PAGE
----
This past March, Lokelani ‘Ohana re-opened their Saori weaving class to celebrate Developmental Disabilities Awareness Month. Located in Wailuku, the nonprofit organization partnered with local artist Melissa Hagerty to bring therapeutic arts to the Maui community. “After the passing of our beloved Dana Allen, who led the creative weaving program for 15 years, the current class offered by Hagerty is a blessing to our community,” said Christina Chang, Founder and Director of Lokelani ‘Ohana. “Saori is a unique method of artistic weaving developed in Japan over fifty years ago by Misao Jo. Its underlying philosophy, weaving as a means to discover our true selves, encourages individual creativity.”
Based on the Japanese aesthetic of wabi-sabi, Saori is a worldview centered on accepting and appreciating the beauty of simplicity and naturalness. It is about exhibiting one’s true self through expressive, no-rules weaving. In a missed warp thread there can be unique human value in the non-machine-like fabric. These irregularities represent the uniqueness of human-made woven cloth as compared to a perfectly woven cloth. Imperfections on all levels are embraced. Most of all, Saori encourages inclusion of anyone who wishes to weave.
“The class, called Heart of the Hive, involves participants weaving one honey-comb hexagon shaped cell of a beehive in the indigenous Huichol weaving style known as the Ojo de Dios, the Eye of God,” Chang explained. “This style of weaving brings participants into their hearts, where they create a meaningful purpose that is expressed through their weaving.”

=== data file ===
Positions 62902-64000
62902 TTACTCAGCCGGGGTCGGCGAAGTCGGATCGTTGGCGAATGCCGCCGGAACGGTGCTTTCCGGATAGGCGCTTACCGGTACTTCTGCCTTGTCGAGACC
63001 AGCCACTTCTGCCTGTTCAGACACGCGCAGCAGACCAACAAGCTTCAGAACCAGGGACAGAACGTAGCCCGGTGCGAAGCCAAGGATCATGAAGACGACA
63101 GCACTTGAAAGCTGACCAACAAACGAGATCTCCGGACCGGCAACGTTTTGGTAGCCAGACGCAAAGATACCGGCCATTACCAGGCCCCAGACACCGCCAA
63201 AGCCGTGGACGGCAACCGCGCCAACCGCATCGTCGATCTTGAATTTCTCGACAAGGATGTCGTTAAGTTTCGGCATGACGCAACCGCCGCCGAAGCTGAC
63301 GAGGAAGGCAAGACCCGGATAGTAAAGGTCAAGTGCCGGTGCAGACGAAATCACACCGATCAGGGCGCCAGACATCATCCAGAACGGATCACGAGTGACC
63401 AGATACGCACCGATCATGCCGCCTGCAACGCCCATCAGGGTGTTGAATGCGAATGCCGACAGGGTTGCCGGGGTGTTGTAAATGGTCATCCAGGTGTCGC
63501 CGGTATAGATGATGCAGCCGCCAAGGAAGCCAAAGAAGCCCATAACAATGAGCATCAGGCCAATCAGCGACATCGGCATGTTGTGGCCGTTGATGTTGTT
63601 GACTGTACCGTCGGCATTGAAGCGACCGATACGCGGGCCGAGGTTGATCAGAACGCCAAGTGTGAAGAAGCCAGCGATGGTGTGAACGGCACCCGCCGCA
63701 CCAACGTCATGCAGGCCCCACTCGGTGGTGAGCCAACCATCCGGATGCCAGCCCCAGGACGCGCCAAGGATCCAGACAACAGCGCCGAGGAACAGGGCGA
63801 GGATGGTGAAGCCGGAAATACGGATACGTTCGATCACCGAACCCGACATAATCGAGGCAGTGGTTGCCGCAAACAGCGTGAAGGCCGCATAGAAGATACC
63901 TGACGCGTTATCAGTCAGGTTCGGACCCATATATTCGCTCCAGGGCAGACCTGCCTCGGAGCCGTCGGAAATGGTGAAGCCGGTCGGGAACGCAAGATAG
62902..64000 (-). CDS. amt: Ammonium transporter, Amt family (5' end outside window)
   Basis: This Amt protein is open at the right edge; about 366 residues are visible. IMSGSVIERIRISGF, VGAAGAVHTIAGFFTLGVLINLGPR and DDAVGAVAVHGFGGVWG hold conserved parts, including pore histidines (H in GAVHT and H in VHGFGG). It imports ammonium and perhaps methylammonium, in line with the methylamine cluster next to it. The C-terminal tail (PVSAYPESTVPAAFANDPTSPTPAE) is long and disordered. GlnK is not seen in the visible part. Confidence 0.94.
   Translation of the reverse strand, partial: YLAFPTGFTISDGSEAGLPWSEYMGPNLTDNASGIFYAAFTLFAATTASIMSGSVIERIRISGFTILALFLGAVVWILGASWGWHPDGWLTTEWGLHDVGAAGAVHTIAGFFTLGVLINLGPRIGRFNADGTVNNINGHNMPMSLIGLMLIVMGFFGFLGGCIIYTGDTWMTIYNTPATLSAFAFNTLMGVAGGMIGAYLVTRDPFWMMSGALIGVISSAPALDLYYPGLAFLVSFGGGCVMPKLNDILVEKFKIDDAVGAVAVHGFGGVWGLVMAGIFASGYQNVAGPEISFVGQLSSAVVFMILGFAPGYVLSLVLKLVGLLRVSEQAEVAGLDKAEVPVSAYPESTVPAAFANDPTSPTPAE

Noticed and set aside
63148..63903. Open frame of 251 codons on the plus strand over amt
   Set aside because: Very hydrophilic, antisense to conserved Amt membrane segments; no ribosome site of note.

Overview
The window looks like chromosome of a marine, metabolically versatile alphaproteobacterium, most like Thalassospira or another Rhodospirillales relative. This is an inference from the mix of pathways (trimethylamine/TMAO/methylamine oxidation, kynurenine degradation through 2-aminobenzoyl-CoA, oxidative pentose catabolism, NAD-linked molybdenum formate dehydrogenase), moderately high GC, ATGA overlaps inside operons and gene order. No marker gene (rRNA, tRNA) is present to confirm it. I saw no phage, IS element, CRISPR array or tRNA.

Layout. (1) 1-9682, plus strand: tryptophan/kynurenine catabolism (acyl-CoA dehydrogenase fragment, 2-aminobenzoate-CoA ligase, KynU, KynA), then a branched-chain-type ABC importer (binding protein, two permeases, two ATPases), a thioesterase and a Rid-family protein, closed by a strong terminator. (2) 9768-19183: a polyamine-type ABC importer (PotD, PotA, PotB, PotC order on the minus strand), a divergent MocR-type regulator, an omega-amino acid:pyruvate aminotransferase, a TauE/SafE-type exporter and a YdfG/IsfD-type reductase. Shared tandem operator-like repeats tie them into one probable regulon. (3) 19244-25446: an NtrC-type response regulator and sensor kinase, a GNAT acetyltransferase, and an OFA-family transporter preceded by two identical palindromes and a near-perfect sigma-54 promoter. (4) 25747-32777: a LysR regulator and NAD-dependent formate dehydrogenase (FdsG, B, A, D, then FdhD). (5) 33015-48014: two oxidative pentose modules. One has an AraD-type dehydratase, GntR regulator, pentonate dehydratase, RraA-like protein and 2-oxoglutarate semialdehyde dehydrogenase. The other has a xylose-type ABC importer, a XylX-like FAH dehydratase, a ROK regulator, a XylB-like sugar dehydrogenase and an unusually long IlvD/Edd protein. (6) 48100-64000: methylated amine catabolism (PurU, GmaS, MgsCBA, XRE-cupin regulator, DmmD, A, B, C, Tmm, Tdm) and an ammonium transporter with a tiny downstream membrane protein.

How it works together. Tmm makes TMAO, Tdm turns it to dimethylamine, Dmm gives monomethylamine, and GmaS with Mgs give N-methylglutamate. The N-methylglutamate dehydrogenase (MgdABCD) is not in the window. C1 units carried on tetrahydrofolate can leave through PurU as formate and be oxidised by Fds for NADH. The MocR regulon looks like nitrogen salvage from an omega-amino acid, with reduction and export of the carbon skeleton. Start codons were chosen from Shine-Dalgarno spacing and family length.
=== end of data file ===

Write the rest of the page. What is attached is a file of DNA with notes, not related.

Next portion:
Hagerty added, “The participants create something special for themselves, friends, families, and communities. These goals could be for our earth, themselves, or each other. ‘Heart of the Hive’ says that the heart is where the intention for the weaving comes from, while the hive represents our communities as a whole. The simple style of weaving sparked the participants’ creativity, while also celebrating community and the power of forming intentions together. Once enough weavings are created, they can be connected to produce a large-scale woven beehive community art installation, symbolizing originality and harmony.”
Christina Chang, Founder and Director, Lokelani ‘Ohana
Lokelani ‘Ohana creates therapeutic programs in housing, organic gardening, and the arts for all of our Maui community, including adults with developmental disabilities.
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